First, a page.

Friday, June 4, 2010 9:15am
By Miss Chatter
Have you noticed an odd trend so far this season with the Nationals? When previewing game match-ups and determining which games are "sure wins" and which will be likely losses, the outcome inevitably turns out the opposite of expectations. Nats win the games, often handily, that are supposed to be challenging and seem to lose the "sure win" games. The just-completed road series against the Houston Astros packaged this phenomenon perfectly into a single heart-wrenching series.
Holding the worst record in the National League, Houston has had a lowest of a low season of misery so far. They were 17-33 coming into the series against the Nationals, while the Nats were one game under .500 at 25-26, outperforming their pace of recent seasons. Houston's ace, Roy Oswalt has very publicly demanded a trade from his career-long team to a sure contender. Other than possibly the game against Oswalt, the Nats looked to take at least three from the four game series, possibly even all four to bring their record back above .500. Yet rather than play by the script of "shoulds", the series was more like four days at an improv, and not the comedy kind.
Game 1 - Rookie Luis Atilano vs. All-Star Roy Oswalt: With Oswalt's 2.35 ERA matched up against Atilano, the game appeared to be one the Nationals would have to work to win. Riggleman tried something new, inserting Cristian Guzman in the leadoff spot followed by a slumping Nyjer Morgan. Instead of laboring for a win, aided by umpire Bill Hohn, the Nats pummeled the Astros in a 14-4 win. Hohn ejected Oswalt in the top of the third for no apparent reason and the Nats' bats went to town on the bullpen. Too bad they didn't save some of that offense for subsequent games in the series. Nats only used two pitchers, Atilano and Tyler Walker, to the Astros six. Each team committed one error. The win put the Nationals back at an even .500 record.
Game 2 - Craig Stammen vs. Brett Myers: Stammen entered the game with a 5.60 ERA vs. Myers' 3.22 ERA. Despite that, the matchup looked good for a win. I mean, it's the Astros, right? They're terrible this year and the Nats are good! Cristian Guzman and Nyjer Morgan again topped the 1-2 spots on the lineup. Again, umpire Hohn played a role in the loss, this time from the third base spot in the up crew, and not in favor of the Nats. With the Nats up 7-6 in the bottom of the 9th with two outs, Berkman checked his swing on strike three, but clearly crossed the plate in the replays. Hohn called no swing on the appeal and Berkman went on to win the game for the Astros with a two-run hit. Dagger! The error tally was Washington 1, Houston 2 and the loss dropped the Nats to one game under .500. No worries, they'd been there before, and with two games to go against the Astros, no sweat. Right? Wrong.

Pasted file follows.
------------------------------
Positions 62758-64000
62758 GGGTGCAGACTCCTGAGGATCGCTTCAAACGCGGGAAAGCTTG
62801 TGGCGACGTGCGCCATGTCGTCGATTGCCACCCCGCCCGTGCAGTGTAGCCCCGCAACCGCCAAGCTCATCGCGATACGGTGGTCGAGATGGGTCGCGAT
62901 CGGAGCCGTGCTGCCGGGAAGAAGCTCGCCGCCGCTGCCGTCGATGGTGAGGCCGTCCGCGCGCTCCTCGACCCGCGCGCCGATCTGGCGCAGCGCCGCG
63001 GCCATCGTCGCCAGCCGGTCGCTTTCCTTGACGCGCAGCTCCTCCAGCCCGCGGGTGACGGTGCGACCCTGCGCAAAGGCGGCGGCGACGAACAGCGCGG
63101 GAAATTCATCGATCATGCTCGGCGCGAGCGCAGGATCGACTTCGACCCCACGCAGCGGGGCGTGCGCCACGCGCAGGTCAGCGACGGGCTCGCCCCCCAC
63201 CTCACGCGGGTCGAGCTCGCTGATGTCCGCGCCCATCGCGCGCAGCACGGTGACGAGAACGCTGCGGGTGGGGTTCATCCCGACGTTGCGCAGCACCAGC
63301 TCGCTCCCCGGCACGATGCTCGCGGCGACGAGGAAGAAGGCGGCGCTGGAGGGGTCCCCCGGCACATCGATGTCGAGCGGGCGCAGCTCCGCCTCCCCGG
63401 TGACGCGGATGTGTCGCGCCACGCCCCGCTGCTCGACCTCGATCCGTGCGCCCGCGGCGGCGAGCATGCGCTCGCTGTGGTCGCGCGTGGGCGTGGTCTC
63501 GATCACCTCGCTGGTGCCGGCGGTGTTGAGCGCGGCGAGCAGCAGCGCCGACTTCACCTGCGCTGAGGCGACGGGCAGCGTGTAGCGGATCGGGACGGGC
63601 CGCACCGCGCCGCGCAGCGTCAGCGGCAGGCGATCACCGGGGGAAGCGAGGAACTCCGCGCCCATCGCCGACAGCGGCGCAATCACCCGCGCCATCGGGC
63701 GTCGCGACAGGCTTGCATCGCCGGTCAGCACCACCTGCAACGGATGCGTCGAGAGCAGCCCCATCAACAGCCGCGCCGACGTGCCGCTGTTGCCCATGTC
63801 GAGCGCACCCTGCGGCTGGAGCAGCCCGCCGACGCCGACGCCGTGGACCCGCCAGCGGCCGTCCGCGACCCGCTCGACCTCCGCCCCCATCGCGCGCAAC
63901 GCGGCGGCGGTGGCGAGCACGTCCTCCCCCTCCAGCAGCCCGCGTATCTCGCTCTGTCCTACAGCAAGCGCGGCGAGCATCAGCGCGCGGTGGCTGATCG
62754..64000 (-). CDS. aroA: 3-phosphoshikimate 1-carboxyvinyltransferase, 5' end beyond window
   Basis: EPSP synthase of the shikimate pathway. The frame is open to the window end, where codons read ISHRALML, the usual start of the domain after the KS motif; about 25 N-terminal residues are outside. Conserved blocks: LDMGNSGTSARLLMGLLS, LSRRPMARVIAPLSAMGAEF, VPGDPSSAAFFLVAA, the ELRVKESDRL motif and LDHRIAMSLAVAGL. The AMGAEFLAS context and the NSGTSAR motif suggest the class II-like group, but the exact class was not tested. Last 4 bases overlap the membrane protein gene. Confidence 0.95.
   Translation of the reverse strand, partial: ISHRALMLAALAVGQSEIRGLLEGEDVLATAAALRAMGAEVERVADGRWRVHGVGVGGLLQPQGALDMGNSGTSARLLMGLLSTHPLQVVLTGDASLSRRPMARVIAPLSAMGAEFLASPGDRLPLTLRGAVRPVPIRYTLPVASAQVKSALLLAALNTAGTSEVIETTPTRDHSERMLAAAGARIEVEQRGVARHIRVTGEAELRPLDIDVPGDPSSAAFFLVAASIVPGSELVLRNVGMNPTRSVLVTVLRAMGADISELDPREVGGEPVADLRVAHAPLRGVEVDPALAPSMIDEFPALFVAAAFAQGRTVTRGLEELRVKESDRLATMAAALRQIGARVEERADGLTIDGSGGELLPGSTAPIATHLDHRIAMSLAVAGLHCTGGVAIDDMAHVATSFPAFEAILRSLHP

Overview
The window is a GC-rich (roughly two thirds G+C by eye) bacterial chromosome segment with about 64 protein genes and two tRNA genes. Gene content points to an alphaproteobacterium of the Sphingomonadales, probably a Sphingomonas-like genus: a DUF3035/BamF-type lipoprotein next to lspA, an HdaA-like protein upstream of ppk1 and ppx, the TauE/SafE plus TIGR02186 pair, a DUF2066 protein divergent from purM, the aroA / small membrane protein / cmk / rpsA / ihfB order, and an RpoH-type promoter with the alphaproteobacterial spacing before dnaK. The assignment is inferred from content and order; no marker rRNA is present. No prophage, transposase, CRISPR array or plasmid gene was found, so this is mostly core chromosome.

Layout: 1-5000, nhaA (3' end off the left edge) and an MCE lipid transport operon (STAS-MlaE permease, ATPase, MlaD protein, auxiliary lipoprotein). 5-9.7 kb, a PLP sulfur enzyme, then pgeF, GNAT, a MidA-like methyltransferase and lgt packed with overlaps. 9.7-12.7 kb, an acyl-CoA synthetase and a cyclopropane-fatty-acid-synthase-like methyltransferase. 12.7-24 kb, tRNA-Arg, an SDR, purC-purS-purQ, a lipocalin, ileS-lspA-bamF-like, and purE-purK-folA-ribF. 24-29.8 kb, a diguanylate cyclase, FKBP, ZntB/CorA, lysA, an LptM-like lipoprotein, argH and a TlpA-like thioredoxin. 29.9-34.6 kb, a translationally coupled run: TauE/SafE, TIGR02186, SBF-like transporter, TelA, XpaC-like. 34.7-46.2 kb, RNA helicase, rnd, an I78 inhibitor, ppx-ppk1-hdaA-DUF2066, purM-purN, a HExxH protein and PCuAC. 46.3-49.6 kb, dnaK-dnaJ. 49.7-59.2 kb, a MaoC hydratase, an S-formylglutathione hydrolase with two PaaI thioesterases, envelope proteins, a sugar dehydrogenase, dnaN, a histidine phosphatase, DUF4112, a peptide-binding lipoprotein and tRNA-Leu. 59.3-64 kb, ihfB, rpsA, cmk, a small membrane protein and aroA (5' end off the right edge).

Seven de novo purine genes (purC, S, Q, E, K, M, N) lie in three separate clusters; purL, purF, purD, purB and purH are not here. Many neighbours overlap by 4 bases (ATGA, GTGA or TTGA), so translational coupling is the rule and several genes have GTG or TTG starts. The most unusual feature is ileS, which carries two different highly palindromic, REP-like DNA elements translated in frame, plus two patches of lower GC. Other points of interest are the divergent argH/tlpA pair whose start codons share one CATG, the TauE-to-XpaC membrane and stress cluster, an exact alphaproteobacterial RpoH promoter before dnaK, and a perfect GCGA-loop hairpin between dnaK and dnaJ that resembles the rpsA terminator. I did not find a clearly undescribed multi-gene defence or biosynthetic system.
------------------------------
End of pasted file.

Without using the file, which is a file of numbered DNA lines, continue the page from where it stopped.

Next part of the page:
Game 3 - John Lannan vs. Wandy Rodriguez: Rodriguez was coming off a three game losing streak. Nyjer Morgan returned to the leadoff role. How often do umpires call a runner safe at second base on a double play move where the shortstop doesn't touch the bag? From my observations, they often don't touch the bag, but the runner is out. Not the case in this game and Desmond ended up racking a total of three errors in the 5-1 ugly loss. That is all I care to say about that one.
Game 4 - J.D. Martin vs. Brian Moehler: The final game in the series was probably the most heartbreaking of all. Morgan dropped back to the 2 slot in the lineup. The Nats lost 6-4 after rallying to pull ahead by the middle of the 9th inning. Cristian Guzman, playing in the unnatural position of right field after a switch from shortstop, failed to catch a sinking liner for the final out in the bottom of the 9th, sealing the win. Then Carlos Lee hit the game winning home run for the Astros against Matt Capps. Guzman committed all three Nats fielding errors at two positions.
Who saw that coming? Instead of cushioning their record above the even steven (Stephen?) point, the Nats defied expectations, losing 3 of 4 in the most winnable series, with the lone win coming during the one expected loss. Two of those losses came in the bottom of the 9th, earning Capps two blown saves and straight-line Ls. Know how when someone gives you rare praise and then you turn around and blow something? No? Does that only happen to me? Maybe we can blame a curse of the praising t-shirt. The previously unstoppable combo of Clippard and Capps has led to a t-shirt Tuesday promotion "Clipp & Save".
Now the team returns home to face the Reds tonight three games under .500 and in last place in the NL East. The good news is that the following home series will feature phenom pitcher Stephen Strasburg against the Pirates and the Nats have a far better record at home (14-10) than on the road (12-19). I couldn't be more ecstatic for their return to Nationals Park. It feels like forever since I've been to a game and I look forward to getting back in the groove.